To fight the spread of COVID-19, many countries imposed drastic measures that curtailed economic activity. Schools and shops closed, air travel was banned and some cities saw full lockdowns.
While these measures have caused economic hardship, our study shows that they have also dramatically improved air quality. Air pollution in urban areas declined by up to 45 per cent during lockdown, with air quality improvements persisting even after lockdown measures were lifted.
Drawing on our expertise in environmental economics and economic policy, the novel findings in this study highlight the potential for smart environmental policies to build back better by focusing on a sustainable economy.
Unequal environmental effects of lockdowns
Air pollution is a major threat to human health. It is directly related to economic activities such as transportation, power generation, industry, agriculture and domestic energy use for heating and cooking.
While most lockdowns have directly and substantially reduced transportation and industrial activity, the impact of lockdowns on agriculture, domestic energy use and power generation are often indirect and more complex.
The main source of air pollution varies across regions and is key to understanding the different environmental impacts of lockdowns across the world. While transportation and industrial activities are the main sources of pollution in urban areas of developed countries, including North America and Europe, residential energy use, agriculture and power generation are among the dominant sources of air pollution in many urban areas of Asia, South America and Africa.
Our study showed that, while most areas experienced a reduction in air pollution in response to lockdown measures, other areas saw only small improvements or even a deterioration in air quality. Those areas experiencing air quality improvements had industry or transportation as the main pollution source. Areas with no changes or air quality deterioration were often the same regions where the dominant pollution sources include agriculture, residential biomass burning or power generation, including Greece, Japan and Colombia.
These findings highlight the complexity of the relationship between the economy and the environment. The conventional wisdom is that economic activity is bad for the environment. While we do uncover and confirm this negative relationship, we also find areas where the environment is resilient to economic activity.
Building back better: A sustainable economy
Previous research on economic development shows that the composition of economies changes during the process of economic growth, often from agricultural to industrial and then to service dominated economies. The environmental impact of economic development can therefore be positive when the shift to cleaner production overcompensates the environmental damage from increased production.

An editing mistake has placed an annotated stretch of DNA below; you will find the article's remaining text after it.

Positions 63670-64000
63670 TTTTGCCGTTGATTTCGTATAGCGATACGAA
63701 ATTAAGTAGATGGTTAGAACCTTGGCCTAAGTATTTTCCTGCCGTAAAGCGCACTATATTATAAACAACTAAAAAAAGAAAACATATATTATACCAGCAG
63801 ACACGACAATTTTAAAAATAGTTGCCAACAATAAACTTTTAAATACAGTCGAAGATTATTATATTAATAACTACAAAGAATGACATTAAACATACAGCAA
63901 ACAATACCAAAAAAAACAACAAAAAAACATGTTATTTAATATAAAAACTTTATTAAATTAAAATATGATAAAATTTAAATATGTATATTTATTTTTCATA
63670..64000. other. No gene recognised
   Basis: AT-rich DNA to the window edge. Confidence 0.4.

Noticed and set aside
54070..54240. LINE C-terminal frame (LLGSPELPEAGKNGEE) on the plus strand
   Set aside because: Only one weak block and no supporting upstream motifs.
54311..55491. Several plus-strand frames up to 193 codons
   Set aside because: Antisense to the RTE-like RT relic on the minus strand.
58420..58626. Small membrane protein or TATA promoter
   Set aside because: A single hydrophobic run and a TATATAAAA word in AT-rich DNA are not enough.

Our results on the global impact of COVID-19 lockdowns on air quality suggest that such relationships may also exist in the short-term, when people respond to COVID restrictions by switching to other more highly polluting activities, such as increased pollution from heating, that are less affected by lockdowns.
Looking forward, our results suggest that policies to improve air quality have to take these diverse responses to regulation into account. Regulating only some activities can lead to worse environmental outcomes if economic activity shifts to more polluting actions.
A better policy response, confirmed by our results, should involve incentives that shift economies towards cleaner production and consumption of goods and services. Market-based policies such as cap-and-trade systems or taxes on polluting activities do exactly this.
By creating a cost to pollution through taxes or quota prices, these policies incentivize innovation and investment in green technologies. Our findings, in tandem with the broad lessons from the experience of carbon taxes and cap-and-trade systems to reduce greenhouse gas emissions, can be used to inform smart environmental policy design.
Although COVID-19 itself, and the associated containment measures, have had tragic consequences for societies, it also serves as an unprecedented natural experiment that helps us to better understand the relationship between economic activity and the environment. Our study provides crucial lessons for building back better, especially when considering a sustainable economy in a post-COVID world.
The authors do not work for, consult, own shares in or receive funding from any company or organization that would benefit from this article, and have disclosed no relevant affiliations beyond their academic appointment.
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This content was originally published by The Conversation. Original publishers retain all rights. It appears here for a limited time before automated archiving.By The Conversation